James Quinn was primarily thinking about helping customers, not making money, when he gave his IT team a task.
The PHI Inc. CIO challenged his staffers to find ways to deepen the level of engagement between PHI, a Lafayette, La.-based provider of helicopter services, and its customers, including some of the world's biggest energy companies -- which rely on PHI for transportation to oil rigs in the Gulf of Mexico.
But Quinn was perfectly happy when the suggestions went beyond customer engagement to include actual revenue.
"I tasked the IT department to come up with ways to integrate with customers, so they'd have some loss if they moved away from us," he explains. "We were looking for some value-add, and it just happened to turn into a revenue-generating set of products."
One of those products was Helipass, a full-size kiosk that connects to a Web-based application to provide customers with passenger and baggage manifests. Others included new hardware and SaaS offerings.
Quinn projects that the products will bring in $1.3 million to $1.5 million the first year and $20 million in annual revenue by year five. PHI took in nearly $540 million in revenue in 2011.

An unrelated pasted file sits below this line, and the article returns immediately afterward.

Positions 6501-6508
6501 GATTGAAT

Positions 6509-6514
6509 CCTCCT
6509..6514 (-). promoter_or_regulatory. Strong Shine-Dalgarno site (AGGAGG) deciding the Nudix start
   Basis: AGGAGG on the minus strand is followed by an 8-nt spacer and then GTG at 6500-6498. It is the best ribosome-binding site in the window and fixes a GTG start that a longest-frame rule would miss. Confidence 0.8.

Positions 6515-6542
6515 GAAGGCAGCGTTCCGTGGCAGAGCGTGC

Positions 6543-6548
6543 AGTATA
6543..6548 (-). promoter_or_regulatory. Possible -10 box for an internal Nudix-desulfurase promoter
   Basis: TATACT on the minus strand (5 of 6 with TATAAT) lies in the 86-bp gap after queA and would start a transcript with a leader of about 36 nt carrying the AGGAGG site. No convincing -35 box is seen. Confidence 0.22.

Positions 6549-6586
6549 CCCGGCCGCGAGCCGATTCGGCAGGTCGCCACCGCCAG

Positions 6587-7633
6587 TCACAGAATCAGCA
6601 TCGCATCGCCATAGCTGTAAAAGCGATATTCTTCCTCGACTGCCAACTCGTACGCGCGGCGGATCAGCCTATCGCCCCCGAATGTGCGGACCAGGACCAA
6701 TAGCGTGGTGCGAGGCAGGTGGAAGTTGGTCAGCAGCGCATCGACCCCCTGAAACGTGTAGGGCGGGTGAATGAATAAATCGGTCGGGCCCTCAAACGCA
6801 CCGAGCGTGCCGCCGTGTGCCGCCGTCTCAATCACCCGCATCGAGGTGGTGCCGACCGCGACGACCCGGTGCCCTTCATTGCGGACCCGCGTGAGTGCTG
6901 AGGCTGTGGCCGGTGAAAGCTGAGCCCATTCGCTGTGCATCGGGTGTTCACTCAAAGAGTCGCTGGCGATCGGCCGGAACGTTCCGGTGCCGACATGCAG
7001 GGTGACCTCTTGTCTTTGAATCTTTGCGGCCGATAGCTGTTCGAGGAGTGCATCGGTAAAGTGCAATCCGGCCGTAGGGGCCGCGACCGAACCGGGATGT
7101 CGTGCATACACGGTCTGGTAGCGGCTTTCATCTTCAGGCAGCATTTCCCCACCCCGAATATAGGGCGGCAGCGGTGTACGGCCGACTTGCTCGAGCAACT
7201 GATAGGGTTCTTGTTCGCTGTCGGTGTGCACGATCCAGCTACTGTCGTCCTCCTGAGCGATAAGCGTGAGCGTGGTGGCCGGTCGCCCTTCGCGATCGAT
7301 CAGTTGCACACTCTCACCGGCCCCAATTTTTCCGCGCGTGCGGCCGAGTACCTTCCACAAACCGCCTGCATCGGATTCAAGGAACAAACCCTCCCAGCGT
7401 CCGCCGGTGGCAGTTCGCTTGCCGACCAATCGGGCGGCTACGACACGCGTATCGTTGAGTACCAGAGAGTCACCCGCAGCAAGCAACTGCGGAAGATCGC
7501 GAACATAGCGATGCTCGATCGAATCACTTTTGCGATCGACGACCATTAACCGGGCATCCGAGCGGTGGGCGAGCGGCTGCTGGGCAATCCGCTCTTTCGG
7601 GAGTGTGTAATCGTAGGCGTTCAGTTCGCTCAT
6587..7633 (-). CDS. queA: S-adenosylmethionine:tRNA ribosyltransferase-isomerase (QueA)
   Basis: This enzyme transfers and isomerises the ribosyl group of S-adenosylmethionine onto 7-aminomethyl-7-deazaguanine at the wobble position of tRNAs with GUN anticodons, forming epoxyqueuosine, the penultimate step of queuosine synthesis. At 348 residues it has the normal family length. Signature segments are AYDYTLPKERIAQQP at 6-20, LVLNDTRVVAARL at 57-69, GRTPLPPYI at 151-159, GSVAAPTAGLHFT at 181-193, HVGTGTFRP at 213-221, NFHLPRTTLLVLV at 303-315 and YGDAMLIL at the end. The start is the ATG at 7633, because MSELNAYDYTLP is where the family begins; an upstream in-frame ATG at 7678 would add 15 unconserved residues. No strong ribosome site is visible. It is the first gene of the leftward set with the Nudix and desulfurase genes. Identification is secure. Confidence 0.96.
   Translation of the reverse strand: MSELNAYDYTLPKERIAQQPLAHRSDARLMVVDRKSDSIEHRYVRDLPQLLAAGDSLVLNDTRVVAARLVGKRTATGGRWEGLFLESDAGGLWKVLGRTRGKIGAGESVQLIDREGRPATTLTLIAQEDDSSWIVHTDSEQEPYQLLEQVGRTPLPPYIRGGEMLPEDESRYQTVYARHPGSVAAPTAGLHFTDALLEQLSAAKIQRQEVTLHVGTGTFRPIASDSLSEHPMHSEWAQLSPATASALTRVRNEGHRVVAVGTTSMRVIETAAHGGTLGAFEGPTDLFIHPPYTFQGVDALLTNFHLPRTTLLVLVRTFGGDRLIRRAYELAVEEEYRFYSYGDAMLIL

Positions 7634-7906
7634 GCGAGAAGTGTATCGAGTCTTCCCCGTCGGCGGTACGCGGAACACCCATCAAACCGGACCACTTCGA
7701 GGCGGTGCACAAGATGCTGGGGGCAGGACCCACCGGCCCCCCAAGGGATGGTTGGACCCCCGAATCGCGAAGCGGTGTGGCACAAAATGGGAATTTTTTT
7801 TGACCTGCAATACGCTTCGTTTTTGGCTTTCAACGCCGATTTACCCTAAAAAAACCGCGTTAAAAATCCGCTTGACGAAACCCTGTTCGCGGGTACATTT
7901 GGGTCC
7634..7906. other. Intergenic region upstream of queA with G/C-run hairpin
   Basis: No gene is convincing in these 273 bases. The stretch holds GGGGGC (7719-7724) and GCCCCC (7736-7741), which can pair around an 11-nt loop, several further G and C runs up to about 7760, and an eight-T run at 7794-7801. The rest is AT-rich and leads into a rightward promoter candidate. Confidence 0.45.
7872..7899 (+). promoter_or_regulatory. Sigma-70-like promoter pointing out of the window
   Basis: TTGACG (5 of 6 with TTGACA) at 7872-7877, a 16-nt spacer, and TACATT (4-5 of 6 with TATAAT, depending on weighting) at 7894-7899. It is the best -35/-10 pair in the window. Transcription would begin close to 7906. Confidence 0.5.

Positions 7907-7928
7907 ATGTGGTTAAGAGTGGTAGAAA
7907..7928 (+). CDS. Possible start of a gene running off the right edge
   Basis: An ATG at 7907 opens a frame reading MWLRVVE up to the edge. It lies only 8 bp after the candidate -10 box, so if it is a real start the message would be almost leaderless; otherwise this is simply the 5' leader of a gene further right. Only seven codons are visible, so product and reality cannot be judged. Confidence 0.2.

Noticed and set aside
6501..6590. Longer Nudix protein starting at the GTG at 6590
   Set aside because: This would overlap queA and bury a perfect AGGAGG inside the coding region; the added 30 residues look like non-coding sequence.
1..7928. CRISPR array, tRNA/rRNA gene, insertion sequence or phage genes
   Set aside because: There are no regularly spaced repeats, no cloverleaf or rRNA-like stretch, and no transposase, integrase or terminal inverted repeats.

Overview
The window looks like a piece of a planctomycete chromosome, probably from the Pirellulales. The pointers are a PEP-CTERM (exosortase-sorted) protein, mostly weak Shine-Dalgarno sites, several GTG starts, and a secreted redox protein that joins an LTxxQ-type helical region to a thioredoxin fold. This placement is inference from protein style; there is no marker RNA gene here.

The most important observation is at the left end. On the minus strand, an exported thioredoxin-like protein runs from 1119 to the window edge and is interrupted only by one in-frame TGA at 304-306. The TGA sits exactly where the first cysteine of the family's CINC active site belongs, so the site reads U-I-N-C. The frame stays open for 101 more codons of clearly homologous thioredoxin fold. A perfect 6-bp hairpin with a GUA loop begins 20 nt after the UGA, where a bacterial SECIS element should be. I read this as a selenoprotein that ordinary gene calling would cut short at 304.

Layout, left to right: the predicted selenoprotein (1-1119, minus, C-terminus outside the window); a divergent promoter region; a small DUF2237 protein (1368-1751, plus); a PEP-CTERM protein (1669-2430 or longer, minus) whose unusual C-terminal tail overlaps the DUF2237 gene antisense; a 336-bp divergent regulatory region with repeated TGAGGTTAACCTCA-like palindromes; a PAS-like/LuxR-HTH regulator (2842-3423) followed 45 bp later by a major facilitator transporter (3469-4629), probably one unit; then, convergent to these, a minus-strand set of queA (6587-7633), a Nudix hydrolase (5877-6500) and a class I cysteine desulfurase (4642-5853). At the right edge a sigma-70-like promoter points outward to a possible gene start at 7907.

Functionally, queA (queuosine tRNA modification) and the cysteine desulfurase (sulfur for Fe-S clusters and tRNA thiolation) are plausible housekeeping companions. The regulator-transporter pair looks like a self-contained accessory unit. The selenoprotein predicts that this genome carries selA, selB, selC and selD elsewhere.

It's no mistake that Quinn's 76-member team hit pay dirt by turning its focus from internal PHI operations to the operations of its external customers. It's an endeavor outside the traditional scope of work for IT departments but increasingly on the radar of forward-thinking CIOs.
"Most CIOs are internally focused, and that's a big enough job as it is," says Frank Scavo, an analyst at Constellation Research. "When it comes to delivering smart products to customers, it's usually in the product development or marketing group. It's unusual to see CIOs stretch into that role, but CIOs are looking at ways to deliver more value to the organization."
Here's a look at how Quinn and other IT leaders got their teams involved in revenue-generating endeavors.
PHI: Filling a Customer Void
Two years ago, Quinn's staffers identified a gap in how the company's clients tracked shipping and travel information. As the former owner of a software development company, Quinn drew on his entrepreneurial experience to come up a five-year plan to develop software and hardware to fill that void.
His team developed a system that includes kiosks, small wall-mounted machines akin to ATMs and Web-based software that tracks employees and freight from helicopter and ferry terminals out to sea and back. The software, which PHI sells and supports in a software-as-a-service model, also tracks employee HR information, such as compliance with safety and training requirements. It's designed to work on a range of devices, from tablets to desktop PCs, says Quinn.
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